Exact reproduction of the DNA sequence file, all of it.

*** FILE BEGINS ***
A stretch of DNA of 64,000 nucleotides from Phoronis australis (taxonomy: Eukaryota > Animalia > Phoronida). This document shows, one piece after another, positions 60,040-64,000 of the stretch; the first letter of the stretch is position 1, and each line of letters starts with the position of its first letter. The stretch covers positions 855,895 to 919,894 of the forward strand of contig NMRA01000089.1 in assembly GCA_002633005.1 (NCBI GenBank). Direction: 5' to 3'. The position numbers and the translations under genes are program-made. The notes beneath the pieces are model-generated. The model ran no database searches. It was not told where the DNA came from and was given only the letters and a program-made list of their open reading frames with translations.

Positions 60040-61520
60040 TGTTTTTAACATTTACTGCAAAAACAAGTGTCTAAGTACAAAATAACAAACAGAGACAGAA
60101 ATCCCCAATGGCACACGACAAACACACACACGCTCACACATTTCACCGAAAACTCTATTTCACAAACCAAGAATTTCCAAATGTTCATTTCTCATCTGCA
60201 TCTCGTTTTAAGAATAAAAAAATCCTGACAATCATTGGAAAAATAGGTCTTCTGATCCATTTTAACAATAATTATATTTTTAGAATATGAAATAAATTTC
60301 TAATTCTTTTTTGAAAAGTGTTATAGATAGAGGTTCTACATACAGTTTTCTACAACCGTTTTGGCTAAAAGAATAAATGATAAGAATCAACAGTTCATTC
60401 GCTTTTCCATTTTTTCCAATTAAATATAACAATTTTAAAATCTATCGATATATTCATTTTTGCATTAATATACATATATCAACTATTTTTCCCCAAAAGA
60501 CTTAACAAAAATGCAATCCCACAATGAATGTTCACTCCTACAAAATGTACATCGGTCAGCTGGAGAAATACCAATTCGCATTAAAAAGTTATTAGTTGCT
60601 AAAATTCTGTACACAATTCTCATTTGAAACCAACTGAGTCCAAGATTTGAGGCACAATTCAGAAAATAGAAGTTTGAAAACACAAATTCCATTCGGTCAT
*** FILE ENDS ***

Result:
A stretch of DNA of 64,000 nucleotides from Phoronis australis (taxonomy: Eukaryota > Animalia > Phoronida). This document shows, one piece after another, positions 60,040-64,000 of the stretch; the first letter of the stretch is position 1, and each line of letters starts with the position of its first letter. The stretch covers positions 855,895 to 919,894 of the forward strand of contig NMRA01000089.1 in assembly GCA_002633005.1 (NCBI GenBank). Direction: 5' to 3'. The position numbers and the translations under genes are program-made. The notes beneath the pieces are model-generated. The model ran no database searches. It was not told where the DNA came from and was given only the letters and a program-made list of their open reading frames with translations.

Positions 60040-61520
60040 TGTTTTTAACATTTACTGCAAAAACAAGTGTCTAAGTACAAAATAACAAACAGAGACAGAA
60101 ATCCCCAATGGCACACGACAAACACACACACGCTCACACATTTCACCGAAAACTCTATTTCACAAACCAAGAATTTCCAAATGTTCATTTCTCATCTGCA
60201 TCTCGTTTTAAGAATAAAAAAATCCTGACAATCATTGGAAAAATAGGTCTTCTGATCCATTTTAACAATAATTATATTTTTAGAATATGAAATAAATTTC
60301 TAATTCTTTTTTGAAAAGTGTTATAGATAGAGGTTCTACATACAGTTTTCTACAACCGTTTTGGCTAAAAGAATAAATGATAAGAATCAACAGTTCATTC
60401 GCTTTTCCATTTTTTCCAATTAAATATAACAATTTTAAAATCTATCGATATATTCATTTTTGCATTAATATACATATATCAACTATTTTTCCCCAAAAGA
60501 CTTAACAAAAATGCAATCCCACAATGAATGTTCACTCCTACAAAATGTACATCGGTCAGCTGGAGAAATACCAATTCGCATTAAAAAGTTATTAGTTGCT
60601 AAAATTCTGTACACAATTCTCATTTGAAACCAACTGAGTCCAAGATTTGAGGCACAATTCAGAAAATAGAAGTTTGAAAACACAAATTCCATTCGGTCAT